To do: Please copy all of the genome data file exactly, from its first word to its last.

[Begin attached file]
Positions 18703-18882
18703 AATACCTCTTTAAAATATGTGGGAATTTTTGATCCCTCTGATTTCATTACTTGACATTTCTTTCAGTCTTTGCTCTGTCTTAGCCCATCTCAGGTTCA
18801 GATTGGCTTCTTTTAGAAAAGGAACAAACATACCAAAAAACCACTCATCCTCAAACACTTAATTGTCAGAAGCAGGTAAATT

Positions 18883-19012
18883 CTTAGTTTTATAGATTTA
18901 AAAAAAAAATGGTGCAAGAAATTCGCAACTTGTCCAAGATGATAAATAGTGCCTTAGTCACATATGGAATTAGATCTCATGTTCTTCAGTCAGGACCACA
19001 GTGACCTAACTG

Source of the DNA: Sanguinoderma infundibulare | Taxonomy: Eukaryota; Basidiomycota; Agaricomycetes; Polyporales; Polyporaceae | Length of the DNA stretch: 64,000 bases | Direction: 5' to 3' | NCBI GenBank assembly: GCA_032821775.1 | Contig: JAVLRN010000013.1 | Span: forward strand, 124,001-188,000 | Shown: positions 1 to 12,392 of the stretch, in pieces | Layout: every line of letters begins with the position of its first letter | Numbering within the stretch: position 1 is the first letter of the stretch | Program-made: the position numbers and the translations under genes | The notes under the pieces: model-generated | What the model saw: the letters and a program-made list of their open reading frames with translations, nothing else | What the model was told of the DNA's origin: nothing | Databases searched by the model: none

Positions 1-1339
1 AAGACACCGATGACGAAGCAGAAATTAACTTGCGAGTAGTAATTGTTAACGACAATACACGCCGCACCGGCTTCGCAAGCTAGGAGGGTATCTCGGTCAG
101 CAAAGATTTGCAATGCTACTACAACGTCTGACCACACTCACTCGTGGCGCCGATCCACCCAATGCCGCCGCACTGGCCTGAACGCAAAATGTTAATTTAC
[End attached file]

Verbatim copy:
Positions 18703-18882
18703 AATACCTCTTTAAAATATGTGGGAATTTTTGATCCCTCTGATTTCATTACTTGACATTTCTTTCAGTCTTTGCTCTGTCTTAGCCCATCTCAGGTTCA
18801 GATTGGCTTCTTTTAGAAAAGGAACAAACATACCAAAAAACCACTCATCCTCAAACACTTAATTGTCAGAAGCAGGTAAATT

Positions 18883-19012
18883 CTTAGTTTTATAGATTTA
18901 AAAAAAAAATGGTGCAAGAAATTCGCAACTTGTCCAAGATGATAAATAGTGCCTTAGTCACATATGGAATTAGATCTCATGTTCTTCAGTCAGGACCACA
19001 GTGACCTAACTG

Source of the DNA: Sanguinoderma infundibulare | Taxonomy: Eukaryota; Basidiomycota; Agaricomycetes; Polyporales; Polyporaceae | Length of the DNA stretch: 64,000 bases | Direction: 5' to 3' | NCBI GenBank assembly: GCA_032821775.1 | Contig: JAVLRN010000013.1 | Span: forward strand, 124,001-188,000 | Shown: positions 1 to 12,392 of the stretch, in pieces | Layout: every line of letters begins with the position of its first letter | Numbering within the stretch: position 1 is the first letter of the stretch | Program-made: the position numbers and the translations under genes | The notes under the pieces: model-generated | What the model saw: the letters and a program-made list of their open reading frames with translations, nothing else | What the model was told of the DNA's origin: nothing | Databases searched by the model: none

Positions 1-1339
1 AAGACACCGATGACGAAGCAGAAATTAACTTGCGAGTAGTAATTGTTAACGACAATACACGCCGCACCGGCTTCGCAAGCTAGGAGGGTATCTCGGTCAG
101 CAAAGATTTGCAATGCTACTACAACGTCTGACCACACTCACTCGTGGCGCCGATCCACCCAATGCCGCCGCACTGGCCTGAACGCAAAATGTTAATTTAC